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BOOK REVIEW: The Wave by Walter Mosley

REVIEW SUMMARY: An eclectic mix of several genres that’s entertaining and fun.


BRIEF SYNOPSIS: Errol Porter’s life changes when he gets a phone call from his dead father.

PROS: A super-quick-read; felt like several novels in one entertaining package.
CONS: Slightly weaker second half.
BOTTOM LINE: A fun ride.

Twenty-six months ago, I read and enjoyed Walter Mosley’s Blue Light. Mosley is widely known in the mystery genre (for his “Easy Rawlins” series) and I wondered if the off-genre book was a fluke, even if it was an entertaining one. Mosley’s new novel, decidedly more sciene-fictiony than Blue Light, is The Wave. I needn’t have worried. The Wave proves that good writing transcends genre boundaries.

Errol Porter, already down on his luck, thinks he is the target of a mean prank when he receives late night phone calls from someone sounding like his father who died ten years earlier. When Errol investigates, he finds a younger version of his father who knows way too many details about Errol’s youth. Errol assumes that the teenager he dubs “TC” is the half-brother of a family that his father kept hidden. What Errol learns about the true identity of TC not only promises to his changes life forever, but could possibly threaten life on Earth.

The thing I loved about this book was how it morphed one type of book to several others. The story begins like standard Stephen King fare (a comparison I also made about Blue Light) but quickly distinguishes itself. When I switched from wondering whether TC really was Errol’s father to seeing the effect it was having on Errol, I thought, hmm, maybe there’s something more to this. I got the same vibe that I got when seeing Field of Dreams or reading Gene Brewer’s K-Pax; it didn’t matter who was telling Ray Kinsella to build it; it didn’t matter if Prot was an alien or a psycho – that wasn’t the point. Same here. The result of TC’s “resurrection” was way more important the reason for it.

But again I was to be surprised as the novel unveiled a twenty-year-old murder. But wait, there’s more! Cue government agents who swoop in and morph the book once more into an X-Files storyline. In one more plot twist, the book becomes the much-loved zombie novel! By this time, of course, my head was spinning trying to get a handle on what was obviously a story superbly crafted to prevent boredom.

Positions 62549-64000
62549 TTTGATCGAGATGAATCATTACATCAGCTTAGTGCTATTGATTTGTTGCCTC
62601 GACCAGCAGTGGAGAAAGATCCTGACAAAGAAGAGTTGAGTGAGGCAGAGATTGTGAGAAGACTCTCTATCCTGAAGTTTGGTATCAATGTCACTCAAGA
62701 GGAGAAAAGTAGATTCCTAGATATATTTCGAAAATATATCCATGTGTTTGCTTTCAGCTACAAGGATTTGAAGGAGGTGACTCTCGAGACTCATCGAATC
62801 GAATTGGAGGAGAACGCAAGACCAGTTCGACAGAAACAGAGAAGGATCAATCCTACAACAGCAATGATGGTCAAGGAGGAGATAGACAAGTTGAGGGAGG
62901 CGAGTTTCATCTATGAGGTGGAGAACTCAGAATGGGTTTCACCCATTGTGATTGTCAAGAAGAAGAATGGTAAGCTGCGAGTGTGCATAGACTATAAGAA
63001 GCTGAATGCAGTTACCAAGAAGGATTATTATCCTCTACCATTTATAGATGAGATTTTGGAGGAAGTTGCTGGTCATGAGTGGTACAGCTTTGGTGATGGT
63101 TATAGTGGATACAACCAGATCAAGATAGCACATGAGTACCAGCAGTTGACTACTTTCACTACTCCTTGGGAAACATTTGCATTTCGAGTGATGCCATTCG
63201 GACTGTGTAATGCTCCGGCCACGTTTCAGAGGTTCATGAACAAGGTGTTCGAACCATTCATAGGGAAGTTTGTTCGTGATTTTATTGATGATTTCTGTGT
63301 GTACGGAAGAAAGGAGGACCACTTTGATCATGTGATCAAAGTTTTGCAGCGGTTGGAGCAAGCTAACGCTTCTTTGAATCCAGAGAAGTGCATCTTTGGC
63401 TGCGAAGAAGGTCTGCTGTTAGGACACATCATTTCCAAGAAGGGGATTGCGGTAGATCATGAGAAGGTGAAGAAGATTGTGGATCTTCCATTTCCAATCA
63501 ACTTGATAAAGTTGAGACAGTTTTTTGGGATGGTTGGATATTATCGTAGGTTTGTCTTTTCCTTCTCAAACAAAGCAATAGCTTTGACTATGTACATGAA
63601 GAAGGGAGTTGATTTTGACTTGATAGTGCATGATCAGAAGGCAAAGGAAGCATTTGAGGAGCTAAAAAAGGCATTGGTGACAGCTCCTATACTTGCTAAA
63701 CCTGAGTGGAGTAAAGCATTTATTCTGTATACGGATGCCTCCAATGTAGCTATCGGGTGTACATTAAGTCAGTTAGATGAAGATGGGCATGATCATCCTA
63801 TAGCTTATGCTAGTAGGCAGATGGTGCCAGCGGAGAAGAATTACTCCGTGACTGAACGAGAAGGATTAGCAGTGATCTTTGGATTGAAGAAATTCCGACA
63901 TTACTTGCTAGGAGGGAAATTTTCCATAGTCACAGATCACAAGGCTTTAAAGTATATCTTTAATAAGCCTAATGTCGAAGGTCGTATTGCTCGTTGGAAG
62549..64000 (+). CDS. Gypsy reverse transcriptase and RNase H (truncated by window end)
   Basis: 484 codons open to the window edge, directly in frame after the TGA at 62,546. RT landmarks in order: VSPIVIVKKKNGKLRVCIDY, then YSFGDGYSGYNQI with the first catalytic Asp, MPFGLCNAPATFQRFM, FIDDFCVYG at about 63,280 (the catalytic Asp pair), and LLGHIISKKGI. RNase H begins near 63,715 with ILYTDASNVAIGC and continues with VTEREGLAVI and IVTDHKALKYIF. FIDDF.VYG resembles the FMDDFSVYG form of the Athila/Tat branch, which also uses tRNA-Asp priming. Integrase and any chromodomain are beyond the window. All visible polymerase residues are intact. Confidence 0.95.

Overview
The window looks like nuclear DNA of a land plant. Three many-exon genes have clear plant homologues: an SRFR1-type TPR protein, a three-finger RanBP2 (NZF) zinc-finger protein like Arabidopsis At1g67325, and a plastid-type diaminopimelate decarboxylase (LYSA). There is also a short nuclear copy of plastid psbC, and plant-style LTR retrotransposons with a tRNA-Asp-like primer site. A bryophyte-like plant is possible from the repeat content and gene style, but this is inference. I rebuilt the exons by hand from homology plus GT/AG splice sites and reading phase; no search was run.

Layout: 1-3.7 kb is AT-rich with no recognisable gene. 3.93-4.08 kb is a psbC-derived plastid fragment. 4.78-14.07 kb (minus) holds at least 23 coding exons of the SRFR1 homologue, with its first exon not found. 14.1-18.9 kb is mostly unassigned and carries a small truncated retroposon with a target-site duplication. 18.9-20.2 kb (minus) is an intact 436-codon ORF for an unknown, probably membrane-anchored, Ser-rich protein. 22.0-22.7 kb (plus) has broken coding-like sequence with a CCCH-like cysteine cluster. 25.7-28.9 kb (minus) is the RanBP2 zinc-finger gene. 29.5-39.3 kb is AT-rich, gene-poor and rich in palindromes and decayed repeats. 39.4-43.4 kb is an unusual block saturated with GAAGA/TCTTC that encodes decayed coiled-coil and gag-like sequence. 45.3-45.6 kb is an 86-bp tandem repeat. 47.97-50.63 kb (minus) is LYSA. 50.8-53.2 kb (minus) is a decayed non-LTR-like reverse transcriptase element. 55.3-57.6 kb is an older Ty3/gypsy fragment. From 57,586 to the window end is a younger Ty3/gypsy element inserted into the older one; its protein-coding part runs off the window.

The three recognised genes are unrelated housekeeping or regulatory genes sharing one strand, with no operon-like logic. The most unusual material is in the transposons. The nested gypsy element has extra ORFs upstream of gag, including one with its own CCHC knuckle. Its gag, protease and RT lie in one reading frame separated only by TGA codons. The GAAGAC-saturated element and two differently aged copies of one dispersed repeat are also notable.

By this time only half of the relatively short book had progressed. The genre changes somewhat stabilized after this, and maybe because I loved that part so much, the second half came off as slightly weaker. Which is not at all saying that is was not enjoyable – it was. The story progressed in a logical direction and a satisfying conclusion. There were one or two minor nits that made me take pause – like, say, why the man leading a secretive and high-security operation is a plastic surgeon – but, as stated, these are only minor detractions.

Mosley’s writing style is thankfully quick and to the point. (Just coming off Peter F. Hamilton’s door-stopper Pandora’s Star, this was a welcome criterion.) The down-to-Earth and likable characters were portrayed well; they spoke, acted and reacted in a realistic manner, especially considering that a dead man had apparently risen from his grave. I liked Errol’s relationship with Nella and how it helped heal him during his pending divorce. TC acted exactly like you might expect the recently-resurrected to act, and those behaviors that weren’t expected (like his hunger for sand) were eventually explained to satisfaction. His mystic babble about the “Wave”, an ancient unified force, unveiled just enough details about the threat to Earth to keep you turning the pages.

The Wave is a fun ride.

About John DeNardo (13013 Articles)
John DeNardo is the Managing Editor at SF Signal and a columnist at Kirkus Reviews. He also likes bagels. So there.
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